After a month of unsuccessfully trying to find a magazine with fragrance inserts I was handed a booklet filled with gold. Lacoste fragrance samplers make me deliriously happy. Those free sample vials stores used to give out like candy? They are practically an extinct species now. These days we get cards with pads of perfume soaked cotton mushed between two layers of sealing. But I’ll take what I can get.
In Bottle: Fresh. We’re talking men’s shower gel scented fresh. Not surprising as Essential is marketed toward men and this smells predominantly like the very inoffensive (and very successful) shower gels, soaps and shampoos that are billed as sporty and sold to men who don’t want to smell like a bucket of pink candy. I can dig it.
Applied: Essential starts off with a quick blast of aqua soaked herbal citrus. Clean and brisk, like splashing a huge handful of cold water in your face in the morning. After it wakes you up, it reminds you of what has to be done that day. Smooth bergamot blends in with the spicy, faintly floral sweetness of the heart while maintaining that wonderful initial fresh blast. The dry down is a green, faintly sandalwood, wet affair with freshness splashed all over it. Essential is not new or interesting or exciting. It’s a good standby, a great office fragrance, and as such it has high versatility.
Extra: Some of the funniest things I’ll read are perfume advertisements. The people who make the marketing campaigns for fragrances surely have to know how the product works? The little sample card that Essential came on claims that the fragrance has, “patented Time-Release Technology”. I didn’t know you could patent evaporation.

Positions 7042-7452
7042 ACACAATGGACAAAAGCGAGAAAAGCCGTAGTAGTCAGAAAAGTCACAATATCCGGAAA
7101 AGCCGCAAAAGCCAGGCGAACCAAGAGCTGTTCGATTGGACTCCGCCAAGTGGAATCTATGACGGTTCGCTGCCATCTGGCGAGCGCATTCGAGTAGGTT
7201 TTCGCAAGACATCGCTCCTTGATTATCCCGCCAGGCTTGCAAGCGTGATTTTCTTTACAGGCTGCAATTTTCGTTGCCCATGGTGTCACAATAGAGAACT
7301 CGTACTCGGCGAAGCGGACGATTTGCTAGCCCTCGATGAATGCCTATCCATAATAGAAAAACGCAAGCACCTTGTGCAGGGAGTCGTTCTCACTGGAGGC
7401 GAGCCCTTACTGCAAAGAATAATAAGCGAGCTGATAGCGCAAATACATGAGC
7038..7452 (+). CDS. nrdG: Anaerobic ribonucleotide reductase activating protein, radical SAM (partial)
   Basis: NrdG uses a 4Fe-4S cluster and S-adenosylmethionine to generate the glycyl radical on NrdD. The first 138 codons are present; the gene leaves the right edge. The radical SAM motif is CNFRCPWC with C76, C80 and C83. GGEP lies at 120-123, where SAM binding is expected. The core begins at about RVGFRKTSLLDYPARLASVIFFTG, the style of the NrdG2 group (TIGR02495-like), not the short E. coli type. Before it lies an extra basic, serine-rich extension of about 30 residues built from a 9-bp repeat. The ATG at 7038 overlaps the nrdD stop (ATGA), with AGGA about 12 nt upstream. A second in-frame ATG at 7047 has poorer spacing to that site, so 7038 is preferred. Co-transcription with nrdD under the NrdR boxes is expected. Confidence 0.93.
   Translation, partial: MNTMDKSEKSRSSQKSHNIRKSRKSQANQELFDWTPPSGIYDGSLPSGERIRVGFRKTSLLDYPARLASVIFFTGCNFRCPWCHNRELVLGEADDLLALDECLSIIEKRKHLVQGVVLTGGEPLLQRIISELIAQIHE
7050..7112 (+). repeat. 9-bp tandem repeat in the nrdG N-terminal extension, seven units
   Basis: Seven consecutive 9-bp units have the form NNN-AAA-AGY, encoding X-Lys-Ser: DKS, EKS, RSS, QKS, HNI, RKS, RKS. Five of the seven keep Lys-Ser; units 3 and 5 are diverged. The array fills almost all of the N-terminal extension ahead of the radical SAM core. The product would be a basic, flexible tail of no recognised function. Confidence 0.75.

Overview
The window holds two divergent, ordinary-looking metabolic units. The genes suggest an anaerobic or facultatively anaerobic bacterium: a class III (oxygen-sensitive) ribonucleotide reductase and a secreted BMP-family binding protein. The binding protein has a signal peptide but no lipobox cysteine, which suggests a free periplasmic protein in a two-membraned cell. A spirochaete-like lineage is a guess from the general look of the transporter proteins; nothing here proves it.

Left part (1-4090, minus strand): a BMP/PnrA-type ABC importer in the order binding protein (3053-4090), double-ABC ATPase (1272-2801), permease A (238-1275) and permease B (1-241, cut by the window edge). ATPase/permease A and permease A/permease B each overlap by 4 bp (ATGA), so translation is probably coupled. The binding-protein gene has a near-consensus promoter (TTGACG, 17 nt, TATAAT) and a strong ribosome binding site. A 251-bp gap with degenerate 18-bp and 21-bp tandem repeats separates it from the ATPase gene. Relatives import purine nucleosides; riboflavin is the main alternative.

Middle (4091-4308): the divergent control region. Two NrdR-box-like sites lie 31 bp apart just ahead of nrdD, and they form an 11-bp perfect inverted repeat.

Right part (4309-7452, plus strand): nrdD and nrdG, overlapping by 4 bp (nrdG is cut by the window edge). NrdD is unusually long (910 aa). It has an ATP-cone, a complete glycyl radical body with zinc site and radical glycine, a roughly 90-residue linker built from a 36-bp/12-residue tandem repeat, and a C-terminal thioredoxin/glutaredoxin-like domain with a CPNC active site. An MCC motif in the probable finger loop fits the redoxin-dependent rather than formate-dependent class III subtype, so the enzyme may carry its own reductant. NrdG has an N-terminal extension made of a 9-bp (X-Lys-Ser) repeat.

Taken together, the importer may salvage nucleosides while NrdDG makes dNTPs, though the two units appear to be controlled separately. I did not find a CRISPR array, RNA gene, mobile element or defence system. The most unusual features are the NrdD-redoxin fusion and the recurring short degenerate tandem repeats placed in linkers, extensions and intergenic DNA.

Design: Essential’s bottling reminds me a lot of Guerlain’s Vetiver. Probably because they’re both rectangular, simply designed, and the juice for both of them are green. No complains from me here, though I do find that gripping the bottle is difficult for someone with small hands like me.
Fragrance Family: Fresh
Notes: Tangerine, bergamot, tomato leaf, cassis, black pepper, rose, patchouli, sandalwood.
I prefer Vetiver as a men’s fragrance over Essential. Essential just smells normal, kind of generic. It’s good for office wear and if you’re looking for something easy to wear, this is it. But I could get the same effect from Platinum Egoiste too with a touch more class. Or I could just bank my money on Guerlain’s Vetiver.
Reviewed in This Post: Lacoste Essential, 2010, Eau de Toilette.
Disclaimer: The fragrance sampler vial reviewed in this post was provided to me for free. I am not in any way receiving pay or compensation for this review. This review was written based upon my personal experience and opinions of the product.